Rose; it will report back quickly; and the Justice Secretary will make a statement to the House of Commons. It is right to put in context what has happened over the past few days, and to say that we all benefit from the work of the police and security services and the surveillance necessary to defend our security, preserve our freedom and in some cases save lives. In addition to the inquiry being held, however, protections are in place under the Regulation of Investigatory Powers Act 2000, including authorisation by a senior officer, the right to appeal, oversight by an independent tribunal and the annual reports on the number of intercepts and surveillance operations taking place. The Justice Secretary has said that he was not aware of any information regarding covert recording or anything like that until last weekend. Where there are questions, however, it is right to investigate. In the meantime, it is right for us not to add to the game of speculation, nor to presume the results of the inquiry.
The Prime Minister: I have set up quite a number of reviews and it is right to do so. We are in the process of making the changes that are necessary for the future of this country. We will report today on one of the reviews, the Chilcot review, and I hope that there will be agreement that that was the right thing to do.
Mr. Cameron: The Prime Minister has established 52 reviewsone every four days. It is no wonder that he does not have time to open his post. They include reviews of behaviour partnerships, physics and even sunbedsI presume that that is to keep the former Welsh Secretary busy now that he is not in the Government. The former Home Secretary, the right hon. Member for Norwich, South (Mr. Clarke), says about the reviews that the
are widespread, debilitating and give ammunition to Labours opponents.
The Prime Minister: I would just repeat the words of the former Chancellor: too many soundbites, not enough substance. When it comes to the reviews, we are reviewing the policy of super-casinosthat is what the public want us to do; we are reviewing the policy on cannabisthat is what the public want us to do; we are reviewing the policy on affordable housing to build eco-townsthat is what the public want us to do. I do not think that the Opposition understand that the world is changing around us. We need to review the right things to do. We are doing that. As a result, we are the party that has created 3 million jobs, the party with low inflation and low interest rates, and the party that is investing in education and health.
When will the Prime Minister understand that it is not reviews but decisions that people want? Let us look at the list of policies that the former Home
Secretary says are incomplete. These are the policies that the Prime Ministers former Cabinet colleague says he is dithering about: local government, trust schools, foundation hospitals, housing, disability[Hon. Members: Reading!] I have to read, because there is such a long list of things that the Prime Minister is dithering about. He talks about soundbites, but he cannot even think of his own: he has to borrow them from the former Chancellor.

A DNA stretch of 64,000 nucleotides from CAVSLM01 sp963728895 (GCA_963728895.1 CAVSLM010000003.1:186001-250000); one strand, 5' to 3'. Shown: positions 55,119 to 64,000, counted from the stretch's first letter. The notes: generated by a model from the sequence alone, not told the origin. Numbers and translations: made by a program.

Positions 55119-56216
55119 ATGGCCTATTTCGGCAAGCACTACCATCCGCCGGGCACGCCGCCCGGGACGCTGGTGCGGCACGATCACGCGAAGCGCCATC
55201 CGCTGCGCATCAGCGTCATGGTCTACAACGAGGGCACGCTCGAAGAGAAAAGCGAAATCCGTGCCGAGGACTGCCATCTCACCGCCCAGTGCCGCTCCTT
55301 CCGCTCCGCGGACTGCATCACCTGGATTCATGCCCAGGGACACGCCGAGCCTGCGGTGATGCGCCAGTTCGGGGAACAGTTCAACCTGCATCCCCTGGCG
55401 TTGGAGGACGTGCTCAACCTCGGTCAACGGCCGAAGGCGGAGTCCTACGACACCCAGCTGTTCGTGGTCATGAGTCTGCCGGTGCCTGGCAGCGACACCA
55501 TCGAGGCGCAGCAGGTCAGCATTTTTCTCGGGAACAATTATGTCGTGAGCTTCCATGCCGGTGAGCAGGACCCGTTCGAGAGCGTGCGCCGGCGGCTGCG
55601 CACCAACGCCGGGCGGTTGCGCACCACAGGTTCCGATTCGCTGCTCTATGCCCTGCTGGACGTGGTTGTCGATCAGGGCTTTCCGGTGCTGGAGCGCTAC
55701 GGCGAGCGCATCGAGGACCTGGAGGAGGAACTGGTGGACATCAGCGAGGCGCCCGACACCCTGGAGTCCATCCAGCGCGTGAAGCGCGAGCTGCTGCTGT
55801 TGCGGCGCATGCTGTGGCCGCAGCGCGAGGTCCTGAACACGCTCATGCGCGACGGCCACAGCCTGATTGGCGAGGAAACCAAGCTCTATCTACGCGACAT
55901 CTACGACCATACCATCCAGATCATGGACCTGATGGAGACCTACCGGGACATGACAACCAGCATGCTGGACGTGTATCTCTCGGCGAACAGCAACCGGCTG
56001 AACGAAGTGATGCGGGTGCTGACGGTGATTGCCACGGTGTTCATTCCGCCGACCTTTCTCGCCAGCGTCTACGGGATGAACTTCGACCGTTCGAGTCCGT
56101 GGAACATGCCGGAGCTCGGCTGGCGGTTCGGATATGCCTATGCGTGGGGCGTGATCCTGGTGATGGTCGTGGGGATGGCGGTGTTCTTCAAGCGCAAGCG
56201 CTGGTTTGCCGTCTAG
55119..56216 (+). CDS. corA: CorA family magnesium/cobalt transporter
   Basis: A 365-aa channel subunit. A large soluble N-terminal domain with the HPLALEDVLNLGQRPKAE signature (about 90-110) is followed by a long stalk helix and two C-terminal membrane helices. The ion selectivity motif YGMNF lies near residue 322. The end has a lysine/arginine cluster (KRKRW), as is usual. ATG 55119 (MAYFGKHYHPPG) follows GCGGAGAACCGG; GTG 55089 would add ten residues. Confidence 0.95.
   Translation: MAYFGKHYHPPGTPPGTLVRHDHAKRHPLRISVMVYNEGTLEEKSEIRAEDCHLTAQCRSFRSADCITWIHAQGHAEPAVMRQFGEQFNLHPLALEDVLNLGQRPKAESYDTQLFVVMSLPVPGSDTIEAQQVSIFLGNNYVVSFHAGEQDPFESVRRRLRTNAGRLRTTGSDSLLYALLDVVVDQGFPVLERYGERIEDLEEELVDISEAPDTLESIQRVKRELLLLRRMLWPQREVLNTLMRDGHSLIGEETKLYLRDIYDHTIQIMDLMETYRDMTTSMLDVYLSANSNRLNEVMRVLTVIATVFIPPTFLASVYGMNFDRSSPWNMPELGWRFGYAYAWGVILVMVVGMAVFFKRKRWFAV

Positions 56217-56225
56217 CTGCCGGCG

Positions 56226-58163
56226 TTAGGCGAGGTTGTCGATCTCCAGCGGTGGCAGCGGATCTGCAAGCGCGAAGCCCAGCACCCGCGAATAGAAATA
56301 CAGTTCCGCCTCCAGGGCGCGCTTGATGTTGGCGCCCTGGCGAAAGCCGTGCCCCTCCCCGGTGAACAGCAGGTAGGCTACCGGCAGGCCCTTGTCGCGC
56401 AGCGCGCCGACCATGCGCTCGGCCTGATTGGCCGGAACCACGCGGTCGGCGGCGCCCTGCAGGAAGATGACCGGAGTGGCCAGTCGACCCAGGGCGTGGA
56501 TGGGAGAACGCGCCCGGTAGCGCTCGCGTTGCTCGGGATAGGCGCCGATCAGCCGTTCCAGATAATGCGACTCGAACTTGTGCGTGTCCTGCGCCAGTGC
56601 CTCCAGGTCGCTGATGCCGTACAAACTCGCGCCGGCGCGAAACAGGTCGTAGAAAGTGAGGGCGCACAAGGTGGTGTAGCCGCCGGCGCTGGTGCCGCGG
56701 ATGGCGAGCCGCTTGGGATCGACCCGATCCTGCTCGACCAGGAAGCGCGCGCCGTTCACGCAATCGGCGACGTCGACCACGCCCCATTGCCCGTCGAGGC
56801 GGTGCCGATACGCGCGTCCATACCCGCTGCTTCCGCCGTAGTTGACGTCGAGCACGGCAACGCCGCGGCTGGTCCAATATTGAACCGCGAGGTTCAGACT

Let us take just one exampleA-levels. The Prime Ministers Schools Secretary says that there will be an open-minded review, and that he cannot guarantee their future. Will the Prime Minister contradict his Schools Secretary, and tell us that A-levels are here to stay?
The Prime Minister: Let us look at what we are doing on education. The right hon. Gentleman says that it is wrong for us to have a review. We are proposing education to the age of 18; he is against it. We want education for all; he wants education for some.
We are proposing diplomas. We have said we will make a decision in 2012, and that A-levels will continue to exist. That decision will be made in 2012, and it is the right decision for the country: to build on diplomas with A-levels. The right hon. Gentleman is opposing it.
We are proposing that the number of apprenticeships be doubled. The Conservatives are not supporting that policy of the Government. We are proposing additional expenditure on education and school buildings. The right hon. Gentleman is proposing to transfer the money to another programme.
The Prime Minister: A-levels are staying. We made the decision that until 2012 diplomas would go side by side with A-levels, and then we would make a decision about the future. That is right for the country.
Mr. Cameron: Everyone wants more children to stay at school until they are 18. Everyone wants better vocational education. But the Prime Minister has a very simple question to answer. He just said that A-levels were safe until 2013, but we want a guarantee beyond that. We want to know that A-levels will stay for good. The Schools Secretary cannot guarantee their future, the head of the Qualifications and Curriculum Authority says that they will be out of the door, so let us try it one more time. Will the Prime Minister confirm that A-levels will stay for the long term?